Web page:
tlhIngan-Hol Archive: Tue Sep 15 19:31:04 2009

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Re: nom*i*nal*ize 2. to convert (an underlying clause) into a noun phrase

Doq (

Or if you are concerned that he's starting to drink,  
{tlhutlhchoHghachDaj}. Or his excessive drinking {tlhutlhqu'ghachDaj}.  
Or his repeated binge drinking {tlhutlhqa'qu'ghachDaj}. Or the grace  
with which he carries his inebriation {tlhutlhchu'ghachDaj}.


On Sep 14, 2009, at 2:01 PM, Mark J. Reed wrote:

> (So for "his drinking" I would say {tlhutlhtaHghachDaj}.)
> On 9/14/09, Mark J. Reed <> wrote:
>> SuStel's analysis matches my thoughts.  *{quvghach} is wrong because
>> it's redundant, something like "honorness". But *{tlhutlhghach} is
>> wrong because it would mean the same thing as *{tlhutlh} the
>> nonexistent noun.
>> I might use {-ghach} on bare stems if I had a need to translate into
>> Hol the slang habit of appending {-age} to words unnecessarily.  "How
>> about some snackage to go with the gameage?"
>> On 9/14/09, David Trimboli <> wrote:
>>> Terrence Donnelly wrote:
>>>> What's interesting about these is that these are different types of
>>>> suffixes. From MO's description, it sounded like you couldn't use a
>>>> naked verb plus {-ghach} because some sort of time or state was
>>>> implied by {-ghach} that the naked verb didn't convey, so one had  
>>>> to
>>>> use one of the "aspectual" suffixes, such as {-taH} or {-qa'}. But
>>>> the only aspectual suffix in the above group is {-qa'}, and the
>>>> others are more like modal suffixes.  So maybe the need for an
>>>> intervening suffix is more of a formal requirement than something
>>>> inherent in the meaning of {-ghach}.
>>> I look at {-ghach} as a nominalizer that creates a new word stem.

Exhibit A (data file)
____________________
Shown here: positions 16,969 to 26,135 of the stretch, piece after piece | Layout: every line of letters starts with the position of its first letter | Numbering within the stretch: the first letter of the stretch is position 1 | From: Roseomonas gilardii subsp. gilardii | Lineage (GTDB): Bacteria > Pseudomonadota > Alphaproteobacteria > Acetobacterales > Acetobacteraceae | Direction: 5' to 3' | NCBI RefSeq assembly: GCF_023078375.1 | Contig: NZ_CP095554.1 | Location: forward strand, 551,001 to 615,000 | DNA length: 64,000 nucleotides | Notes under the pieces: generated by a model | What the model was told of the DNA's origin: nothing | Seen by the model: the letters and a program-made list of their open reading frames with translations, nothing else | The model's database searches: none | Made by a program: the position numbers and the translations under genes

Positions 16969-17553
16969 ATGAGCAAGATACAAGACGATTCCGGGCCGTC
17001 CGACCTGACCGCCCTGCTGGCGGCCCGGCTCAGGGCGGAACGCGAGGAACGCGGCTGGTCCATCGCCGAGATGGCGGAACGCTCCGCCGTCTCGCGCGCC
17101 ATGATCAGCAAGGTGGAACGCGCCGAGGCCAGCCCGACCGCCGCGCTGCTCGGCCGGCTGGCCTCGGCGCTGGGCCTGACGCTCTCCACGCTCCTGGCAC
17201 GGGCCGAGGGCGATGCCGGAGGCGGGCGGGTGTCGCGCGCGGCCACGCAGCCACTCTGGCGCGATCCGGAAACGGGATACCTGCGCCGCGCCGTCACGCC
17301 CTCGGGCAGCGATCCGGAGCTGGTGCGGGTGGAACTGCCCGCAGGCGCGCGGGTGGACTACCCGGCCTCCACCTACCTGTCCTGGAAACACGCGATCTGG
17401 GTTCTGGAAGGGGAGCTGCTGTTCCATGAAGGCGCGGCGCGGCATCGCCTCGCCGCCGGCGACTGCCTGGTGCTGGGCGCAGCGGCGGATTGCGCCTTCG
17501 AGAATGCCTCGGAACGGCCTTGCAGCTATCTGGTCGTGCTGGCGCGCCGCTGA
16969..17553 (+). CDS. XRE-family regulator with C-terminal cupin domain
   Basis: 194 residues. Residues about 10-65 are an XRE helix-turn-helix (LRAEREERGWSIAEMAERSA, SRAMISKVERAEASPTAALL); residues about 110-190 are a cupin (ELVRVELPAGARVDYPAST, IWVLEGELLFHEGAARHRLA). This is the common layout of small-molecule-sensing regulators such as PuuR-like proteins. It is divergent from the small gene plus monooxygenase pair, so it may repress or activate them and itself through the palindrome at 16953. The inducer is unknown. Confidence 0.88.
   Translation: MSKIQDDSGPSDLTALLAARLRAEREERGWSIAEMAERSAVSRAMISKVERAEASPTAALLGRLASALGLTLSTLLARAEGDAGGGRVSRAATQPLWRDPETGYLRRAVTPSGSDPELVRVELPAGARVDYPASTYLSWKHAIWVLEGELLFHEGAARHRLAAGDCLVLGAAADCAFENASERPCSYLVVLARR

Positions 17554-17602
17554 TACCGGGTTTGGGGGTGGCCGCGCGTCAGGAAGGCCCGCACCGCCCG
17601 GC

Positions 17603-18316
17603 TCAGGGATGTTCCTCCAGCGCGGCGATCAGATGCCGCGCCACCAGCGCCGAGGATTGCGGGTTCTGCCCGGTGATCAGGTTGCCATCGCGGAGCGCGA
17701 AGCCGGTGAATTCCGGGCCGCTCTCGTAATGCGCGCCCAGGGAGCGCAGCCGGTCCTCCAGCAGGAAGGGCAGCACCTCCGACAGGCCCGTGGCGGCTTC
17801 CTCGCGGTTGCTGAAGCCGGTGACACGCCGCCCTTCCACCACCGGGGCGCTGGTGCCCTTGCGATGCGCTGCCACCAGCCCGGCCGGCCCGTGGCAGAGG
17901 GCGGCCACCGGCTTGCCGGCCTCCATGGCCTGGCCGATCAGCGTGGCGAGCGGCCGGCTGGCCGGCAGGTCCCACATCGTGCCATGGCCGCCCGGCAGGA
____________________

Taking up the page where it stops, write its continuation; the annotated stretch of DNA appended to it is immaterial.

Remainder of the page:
>>> TKD
>>> says something like (I don't have it with me), "It is not known if  
>>> all
>>> verbs can be nouns, but verbs with suffixes can never be nouns." In
>>> other words, it is looking at words like {quv} and {naD} and  
>>> saying that
>>> they may be verbs that have become nouns, but the verbs {quvHa'} and
>>> {naDHa'} (for instance) cannot ever be considered nouns. Using {- 
>>> ghach}
>>> lets you do exactly what you could do with {quv} and {naD}, but with
>>> suffixes attached as well. {quv} the verb became {quv} the noun,   
>>> but
>>> {quvHa'} the verb cannot become **{quvHa'} the noun, so you use {- 
>>> ghach}
>>> to explicitly mark that that's what you're doing: {quvHa'ghach}.
>>> In theory, there could be a noun *{tlhutlh}, but there isn't one,  
>>> and we
>>> know this explicity from KGT. But the existence of {-ghach} still  
>>> allows
>>> you to work with the verb as if it had a noun counterpart anyway,  
>>> but
>>> only for *new* noun stems. *{tlhutlh} is not a noun, so ** 
>>> {tlhutlhghach}
>>> is not a valid noun. It's considered marked, because ** 
>>> {tlhutlhghach}
>>> would equal *{tlhutlh}, which doesn't exist. And if it did exist,  
>>> you
>>> wouldn't need **{tlhutlhghach}. And since {quv} and {naD} both  
>>> exist as
>>> nouns, you don't need **{quvghach} or **{naDghach}. So {-ghach} is  
>>> only
>>> used where you are adding verb suffixes to create a new word stem.
>>> --
>>> SuStel
>>> tlhIngan Hol MUSH
>> --
>> Sent from my mobile device
>> Mark J. Reed <>
> -- 
> Sent from my mobile device
> Mark J. Reed <>

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